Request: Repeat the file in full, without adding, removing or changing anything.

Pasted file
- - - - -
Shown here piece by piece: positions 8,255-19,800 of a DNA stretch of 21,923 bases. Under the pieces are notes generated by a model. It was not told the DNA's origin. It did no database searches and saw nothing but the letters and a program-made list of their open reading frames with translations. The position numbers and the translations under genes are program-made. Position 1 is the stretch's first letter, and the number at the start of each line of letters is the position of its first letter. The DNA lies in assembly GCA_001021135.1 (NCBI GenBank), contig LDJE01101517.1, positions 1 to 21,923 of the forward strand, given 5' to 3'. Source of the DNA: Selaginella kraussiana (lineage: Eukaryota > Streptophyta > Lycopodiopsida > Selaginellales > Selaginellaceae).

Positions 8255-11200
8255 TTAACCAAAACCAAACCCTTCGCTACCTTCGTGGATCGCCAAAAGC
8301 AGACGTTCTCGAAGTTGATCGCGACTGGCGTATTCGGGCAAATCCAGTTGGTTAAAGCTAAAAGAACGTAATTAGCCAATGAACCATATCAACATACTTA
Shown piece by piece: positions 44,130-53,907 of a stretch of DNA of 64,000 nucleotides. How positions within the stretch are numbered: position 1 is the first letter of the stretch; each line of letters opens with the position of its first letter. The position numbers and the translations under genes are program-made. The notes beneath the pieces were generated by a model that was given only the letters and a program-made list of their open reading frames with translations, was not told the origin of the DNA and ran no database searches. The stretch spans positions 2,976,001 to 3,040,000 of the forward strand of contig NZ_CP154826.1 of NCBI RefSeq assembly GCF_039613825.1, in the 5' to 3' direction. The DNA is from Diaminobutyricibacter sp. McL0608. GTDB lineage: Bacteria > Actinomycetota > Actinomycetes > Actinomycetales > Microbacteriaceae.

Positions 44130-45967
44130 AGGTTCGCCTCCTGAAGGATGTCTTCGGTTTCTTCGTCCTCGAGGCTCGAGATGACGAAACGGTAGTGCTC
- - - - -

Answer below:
Shown here piece by piece: positions 8,255-19,800 of a DNA stretch of 21,923 bases. Under the pieces are notes generated by a model. It was not told the DNA's origin. It did no database searches and saw nothing but the letters and a program-made list of their open reading frames with translations. The position numbers and the translations under genes are program-made. Position 1 is the stretch's first letter, and the number at the start of each line of letters is the position of its first letter. The DNA lies in assembly GCA_001021135.1 (NCBI GenBank), contig LDJE01101517.1, positions 1 to 21,923 of the forward strand, given 5' to 3'. Source of the DNA: Selaginella kraussiana (lineage: Eukaryota > Streptophyta > Lycopodiopsida > Selaginellales > Selaginellaceae).

Positions 8255-11200
8255 TTAACCAAAACCAAACCCTTCGCTACCTTCGTGGATCGCCAAAAGC
8301 AGACGTTCTCGAAGTTGATCGCGACTGGCGTATTCGGGCAAATCCAGTTGGTTAAAGCTAAAAGAACGTAATTAGCCAATGAACCATATCAACATACTTA
Shown piece by piece: positions 44,130-53,907 of a stretch of DNA of 64,000 nucleotides. How positions within the stretch are numbered: position 1 is the first letter of the stretch; each line of letters opens with the position of its first letter. The position numbers and the translations under genes are program-made. The notes beneath the pieces were generated by a model that was given only the letters and a program-made list of their open reading frames with translations, was not told the origin of the DNA and ran no database searches. The stretch spans positions 2,976,001 to 3,040,000 of the forward strand of contig NZ_CP154826.1 of NCBI RefSeq assembly GCF_039613825.1, in the 5' to 3' direction. The DNA is from Diaminobutyricibacter sp. McL0608. GTDB lineage: Bacteria > Actinomycetota > Actinomycetes > Actinomycetales > Microbacteriaceae.

Positions 44130-45967
44130 AGGTTCGCCTCCTGAAGGATGTCTTCGGTTTCTTCGTCCTCGAGGCTCGAGATGACGAAACGGTAGTGCTC